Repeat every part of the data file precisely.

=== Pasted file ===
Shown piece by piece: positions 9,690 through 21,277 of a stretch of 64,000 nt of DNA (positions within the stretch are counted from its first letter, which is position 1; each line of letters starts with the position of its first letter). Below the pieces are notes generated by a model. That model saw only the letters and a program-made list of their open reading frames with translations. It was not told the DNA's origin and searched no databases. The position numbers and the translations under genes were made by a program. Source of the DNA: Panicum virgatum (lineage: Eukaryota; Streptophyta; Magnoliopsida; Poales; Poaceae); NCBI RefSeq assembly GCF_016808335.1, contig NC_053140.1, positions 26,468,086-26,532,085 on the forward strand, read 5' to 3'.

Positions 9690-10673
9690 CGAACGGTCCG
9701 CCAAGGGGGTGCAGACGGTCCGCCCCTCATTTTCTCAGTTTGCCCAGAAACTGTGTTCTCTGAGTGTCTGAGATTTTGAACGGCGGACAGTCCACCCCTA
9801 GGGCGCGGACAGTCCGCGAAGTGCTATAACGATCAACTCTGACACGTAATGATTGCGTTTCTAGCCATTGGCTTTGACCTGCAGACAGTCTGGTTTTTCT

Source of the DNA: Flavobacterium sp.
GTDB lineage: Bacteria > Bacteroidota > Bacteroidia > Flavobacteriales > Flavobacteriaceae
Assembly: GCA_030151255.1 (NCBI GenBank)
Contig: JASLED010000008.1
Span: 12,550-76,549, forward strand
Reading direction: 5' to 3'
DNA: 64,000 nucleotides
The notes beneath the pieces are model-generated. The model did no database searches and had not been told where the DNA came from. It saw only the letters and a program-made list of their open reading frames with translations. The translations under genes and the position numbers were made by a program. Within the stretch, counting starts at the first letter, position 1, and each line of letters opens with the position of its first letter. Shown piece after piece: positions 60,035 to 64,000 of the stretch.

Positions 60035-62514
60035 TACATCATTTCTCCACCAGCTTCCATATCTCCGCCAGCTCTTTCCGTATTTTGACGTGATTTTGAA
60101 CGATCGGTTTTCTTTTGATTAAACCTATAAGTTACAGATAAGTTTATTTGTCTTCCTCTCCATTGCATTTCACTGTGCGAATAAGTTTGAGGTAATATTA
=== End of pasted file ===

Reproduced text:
Shown piece by piece: positions 9,690 through 21,277 of a stretch of 64,000 nt of DNA (positions within the stretch are counted from its first letter, which is position 1; each line of letters starts with the position of its first letter). Below the pieces are notes generated by a model. That model saw only the letters and a program-made list of their open reading frames with translations. It was not told the DNA's origin and searched no databases. The position numbers and the translations under genes were made by a program. Source of the DNA: Panicum virgatum (lineage: Eukaryota; Streptophyta; Magnoliopsida; Poales; Poaceae); NCBI RefSeq assembly GCF_016808335.1, contig NC_053140.1, positions 26,468,086-26,532,085 on the forward strand, read 5' to 3'.

Positions 9690-10673
9690 CGAACGGTCCG
9701 CCAAGGGGGTGCAGACGGTCCGCCCCTCATTTTCTCAGTTTGCCCAGAAACTGTGTTCTCTGAGTGTCTGAGATTTTGAACGGCGGACAGTCCACCCCTA
9801 GGGCGCGGACAGTCCGCGAAGTGCTATAACGATCAACTCTGACACGTAATGATTGCGTTTCTAGCCATTGGCTTTGACCTGCAGACAGTCTGGTTTTTCT

Source of the DNA: Flavobacterium sp.
GTDB lineage: Bacteria > Bacteroidota > Bacteroidia > Flavobacteriales > Flavobacteriaceae
Assembly: GCA_030151255.1 (NCBI GenBank)
Contig: JASLED010000008.1
Span: 12,550-76,549, forward strand
Reading direction: 5' to 3'
DNA: 64,000 nucleotides
The notes beneath the pieces are model-generated. The model did no database searches and had not been told where the DNA came from. It saw only the letters and a program-made list of their open reading frames with translations. The translations under genes and the position numbers were made by a program. Within the stretch, counting starts at the first letter, position 1, and each line of letters opens with the position of its first letter. Shown piece after piece: positions 60,035 to 64,000 of the stretch.

Positions 60035-62514
60035 TACATCATTTCTCCACCAGCTTCCATATCTCCGCCAGCTCTTTCCGTATTTTGACGTGATTTTGAA
60101 CGATCGGTTTTCTTTTGATTAAACCTATAAGTTACAGATAAGTTTATTTGTCTTCCTCTCCATTGCATTTCACTGTGCGAATAAGTTTGAGGTAATATTA